Shares of the communication company are in focus as it prepares to report its fiscal fourth quarter results on Wednesday after markets close.
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NEW YORK—Name the topic, AT&T’s chief likes what it sees from the new administration of Donald Trump. If only he knew how the new president will deal with AT&T’s biggest gamble — its $85 billion merger with Time Warner.
AT&T CEO Randall Stephenson told investors Wednesday that after a recent meeting with then President-elect Trump, he was bullish that the topics discussed at length, tax reform and regulatory reform, “could actually be pulled off this year.”
“We know at AT&T that if you saw tax rates move to 20% to 25%, we know what we would do: we would step up our investment levels.”
Stephenson also said he was optimistic that Trump’s choice of federal communications commission chairman ajit pai, would be able “to clear the underbrush of regulation (and) bring some clarity and sone level of predictability to the regulatory environment.”
Pai had opposed net neutrality rules as a commissioner, as did big telecom companies and Internet providers AT&T and Verizon, which had unsuccessfully lobbied against the agency’s moves in a bruising and public fight with content providers like Netflix.
Stephenson offered his comments on a conference call with analysts after AT&T announced end-of-year and fourth quarter earnings. The media powerhouse reported adjusted fourth-earnings of 66 cents per share, in line with analysts polled by S&P Global Market Intelligence. AT&T’s fourth quarter revenues of $41.8 billion compared to $42.1 billion a year ago, and were slightly below analyst expectations, however.
For the full year, AT&T consolidated revenues totaled $163.8 billion, up 11.6% compared to last year, which AT&T attributed to the performance of DirecTV, which it acquired in 2015, plus gains in IP services and video.
Without factoring in the impact of Time Warner, AT&T is projecting single digit consolidated revenue growth in 2017.
AT&T’s stock was flat in after-hours trading.
Stephenson called 2016 a “transformational” year for the company, as it launched the DirecTV Now “over-the-top” streaming service, pushed towards next-generation 5G wireless, and of course, made the stunning, still-under-scrutiny, October deal to buy Time Warner.
Trump has publicly opposed the merger, though it remains to be seen how far he goes to try and block it. Stephenson said the deal did not come up during his recent meeting with Trump, though he has expressed optimism that the transaction would eventually past muster, a stance AT&T reiterated on Wednesday.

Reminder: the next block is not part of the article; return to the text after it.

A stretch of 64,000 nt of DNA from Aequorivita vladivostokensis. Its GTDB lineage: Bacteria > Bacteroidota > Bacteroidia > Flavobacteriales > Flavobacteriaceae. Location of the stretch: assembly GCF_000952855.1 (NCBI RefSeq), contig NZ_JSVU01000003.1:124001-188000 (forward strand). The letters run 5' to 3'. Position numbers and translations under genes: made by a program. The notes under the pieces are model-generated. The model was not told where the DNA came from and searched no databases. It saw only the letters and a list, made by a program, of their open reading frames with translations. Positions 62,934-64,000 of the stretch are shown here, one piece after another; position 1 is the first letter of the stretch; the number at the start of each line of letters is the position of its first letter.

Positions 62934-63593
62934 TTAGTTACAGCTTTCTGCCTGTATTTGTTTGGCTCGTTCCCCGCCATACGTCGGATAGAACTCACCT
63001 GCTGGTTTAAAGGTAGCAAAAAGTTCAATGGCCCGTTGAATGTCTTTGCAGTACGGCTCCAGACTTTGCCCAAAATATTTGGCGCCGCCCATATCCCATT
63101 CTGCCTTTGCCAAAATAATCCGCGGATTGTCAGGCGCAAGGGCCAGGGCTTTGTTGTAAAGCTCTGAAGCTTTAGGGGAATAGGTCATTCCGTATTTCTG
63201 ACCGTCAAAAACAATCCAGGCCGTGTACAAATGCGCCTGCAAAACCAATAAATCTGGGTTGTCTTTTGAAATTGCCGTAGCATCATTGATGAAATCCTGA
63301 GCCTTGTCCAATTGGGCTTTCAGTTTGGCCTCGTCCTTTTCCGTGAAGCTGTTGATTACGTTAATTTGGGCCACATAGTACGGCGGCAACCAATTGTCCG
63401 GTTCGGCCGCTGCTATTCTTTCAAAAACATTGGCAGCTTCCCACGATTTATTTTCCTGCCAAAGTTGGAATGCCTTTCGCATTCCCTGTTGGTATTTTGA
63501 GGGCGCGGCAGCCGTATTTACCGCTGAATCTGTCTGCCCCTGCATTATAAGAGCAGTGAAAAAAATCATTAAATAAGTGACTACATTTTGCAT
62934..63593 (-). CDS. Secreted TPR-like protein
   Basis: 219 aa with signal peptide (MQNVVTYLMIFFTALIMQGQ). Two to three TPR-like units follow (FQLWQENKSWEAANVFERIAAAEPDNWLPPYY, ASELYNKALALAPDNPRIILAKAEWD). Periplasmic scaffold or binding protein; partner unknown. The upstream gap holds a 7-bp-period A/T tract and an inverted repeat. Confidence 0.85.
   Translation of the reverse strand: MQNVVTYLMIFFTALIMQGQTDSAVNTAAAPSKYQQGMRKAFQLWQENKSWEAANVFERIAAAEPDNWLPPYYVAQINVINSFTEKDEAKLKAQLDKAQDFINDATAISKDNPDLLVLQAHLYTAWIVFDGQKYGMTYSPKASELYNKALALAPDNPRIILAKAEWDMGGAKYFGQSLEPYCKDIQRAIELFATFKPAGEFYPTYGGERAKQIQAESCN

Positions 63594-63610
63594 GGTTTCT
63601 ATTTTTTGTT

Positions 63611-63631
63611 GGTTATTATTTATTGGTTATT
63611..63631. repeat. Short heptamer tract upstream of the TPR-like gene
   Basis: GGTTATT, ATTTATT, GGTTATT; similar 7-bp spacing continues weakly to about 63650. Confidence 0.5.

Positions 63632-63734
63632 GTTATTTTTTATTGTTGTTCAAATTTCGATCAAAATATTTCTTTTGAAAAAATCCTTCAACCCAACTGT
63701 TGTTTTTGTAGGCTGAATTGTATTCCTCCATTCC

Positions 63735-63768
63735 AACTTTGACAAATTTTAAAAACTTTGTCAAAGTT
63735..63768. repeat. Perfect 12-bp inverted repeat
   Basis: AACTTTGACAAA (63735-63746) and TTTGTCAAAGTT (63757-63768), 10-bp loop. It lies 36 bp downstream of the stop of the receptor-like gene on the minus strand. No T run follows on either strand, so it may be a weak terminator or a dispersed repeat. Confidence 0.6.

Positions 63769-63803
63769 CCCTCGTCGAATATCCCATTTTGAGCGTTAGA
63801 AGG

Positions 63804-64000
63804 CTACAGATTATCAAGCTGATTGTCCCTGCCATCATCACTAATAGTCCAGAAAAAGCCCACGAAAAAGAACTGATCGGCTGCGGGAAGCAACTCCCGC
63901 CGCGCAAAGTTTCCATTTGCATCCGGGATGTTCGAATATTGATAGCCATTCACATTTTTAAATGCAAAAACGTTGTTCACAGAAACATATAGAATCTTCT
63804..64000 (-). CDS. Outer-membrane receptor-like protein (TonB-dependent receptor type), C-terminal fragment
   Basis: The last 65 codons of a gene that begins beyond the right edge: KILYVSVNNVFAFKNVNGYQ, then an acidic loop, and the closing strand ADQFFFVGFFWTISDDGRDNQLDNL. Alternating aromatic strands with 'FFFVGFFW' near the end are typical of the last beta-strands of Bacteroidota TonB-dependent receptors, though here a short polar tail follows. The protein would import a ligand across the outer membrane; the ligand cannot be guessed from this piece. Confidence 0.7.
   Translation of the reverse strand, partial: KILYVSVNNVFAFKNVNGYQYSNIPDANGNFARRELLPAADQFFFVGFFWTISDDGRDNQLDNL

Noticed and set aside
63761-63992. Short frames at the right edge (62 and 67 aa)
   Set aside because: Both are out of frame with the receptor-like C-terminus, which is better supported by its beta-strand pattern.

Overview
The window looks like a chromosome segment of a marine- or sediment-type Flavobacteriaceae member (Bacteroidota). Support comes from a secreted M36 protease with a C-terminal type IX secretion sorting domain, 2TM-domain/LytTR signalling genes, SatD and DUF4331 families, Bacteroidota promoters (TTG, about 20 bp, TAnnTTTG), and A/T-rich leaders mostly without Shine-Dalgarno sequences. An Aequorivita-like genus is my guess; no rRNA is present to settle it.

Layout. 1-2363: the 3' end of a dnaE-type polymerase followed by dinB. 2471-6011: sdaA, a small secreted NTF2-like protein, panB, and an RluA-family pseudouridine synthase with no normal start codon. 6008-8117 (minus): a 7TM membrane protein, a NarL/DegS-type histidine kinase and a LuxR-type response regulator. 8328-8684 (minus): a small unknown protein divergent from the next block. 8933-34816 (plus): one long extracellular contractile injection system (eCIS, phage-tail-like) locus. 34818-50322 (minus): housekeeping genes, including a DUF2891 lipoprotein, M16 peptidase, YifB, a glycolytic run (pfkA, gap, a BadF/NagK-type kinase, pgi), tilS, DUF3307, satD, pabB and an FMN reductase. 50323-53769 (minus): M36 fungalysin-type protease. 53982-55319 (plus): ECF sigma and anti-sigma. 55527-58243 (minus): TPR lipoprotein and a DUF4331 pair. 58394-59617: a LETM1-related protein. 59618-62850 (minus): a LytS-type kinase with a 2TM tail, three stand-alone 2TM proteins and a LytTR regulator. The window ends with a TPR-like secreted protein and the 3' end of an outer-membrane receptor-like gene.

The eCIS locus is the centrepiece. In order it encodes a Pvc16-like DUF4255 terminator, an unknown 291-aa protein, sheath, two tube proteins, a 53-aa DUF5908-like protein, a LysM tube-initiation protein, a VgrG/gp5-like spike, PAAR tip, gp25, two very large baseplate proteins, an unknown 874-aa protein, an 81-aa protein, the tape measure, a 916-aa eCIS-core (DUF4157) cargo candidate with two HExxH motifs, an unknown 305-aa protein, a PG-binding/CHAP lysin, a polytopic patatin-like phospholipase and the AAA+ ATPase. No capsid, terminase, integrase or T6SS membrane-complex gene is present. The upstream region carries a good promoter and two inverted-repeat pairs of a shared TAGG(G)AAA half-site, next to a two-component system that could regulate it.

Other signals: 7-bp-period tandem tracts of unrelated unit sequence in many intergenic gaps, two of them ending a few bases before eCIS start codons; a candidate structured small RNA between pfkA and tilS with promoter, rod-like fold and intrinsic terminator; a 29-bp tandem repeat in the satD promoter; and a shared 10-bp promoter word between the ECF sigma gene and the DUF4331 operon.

In the closely watched wireless sector of its business, AT&T says it added 2.8 million subscribers in the fourth quarter, 1.3 million of which came from customers in Mexico, where AT&T has been expanding its investments. For the full year, AT&T added 9.5 million wireless customers, of which 3.3 million came from Mexico. The company also said that 1.1 million branded smartphones were added to its subscriber base these past 12 months. And in the fourth quarter, AT&T reported a 0.98% postpaid “churn” rate (a measure of subscribers who bolt for a rival), its best mark ever.
The company added that growth on the business side of wireless, which factors in the company’s efforts in the all-connected IOT (Internet of Things) areas, has also been robust.
But AT&T has been losing subscribers to smaller rivals t-mobile and Sprint. In the fourth quarter it lost 67,000 of the most valuable “postpaid” wireless subscriber segment.
Since AT&T launched DirecTV Now at the end of November, the company said it has attracted more than 200,000 subscribers to the service. It took AT&T a year-and-a half, by contrast, to reach that many customers with its U-verse TV offering, the company says. Of course, DirecTV Now customers were lured by heavily discounted promotional pricing that has since been lifted, so it will worth watching the subscriber metrics in the coming months.
“Remember when wireless was the good part of the portfolio?,” asks telecom analyst craig moffett of MoffettNathanson. “Now, AT&T is diversifying away as fast as they can, and the market is punishing Verizon for not diversifying fast enough.”
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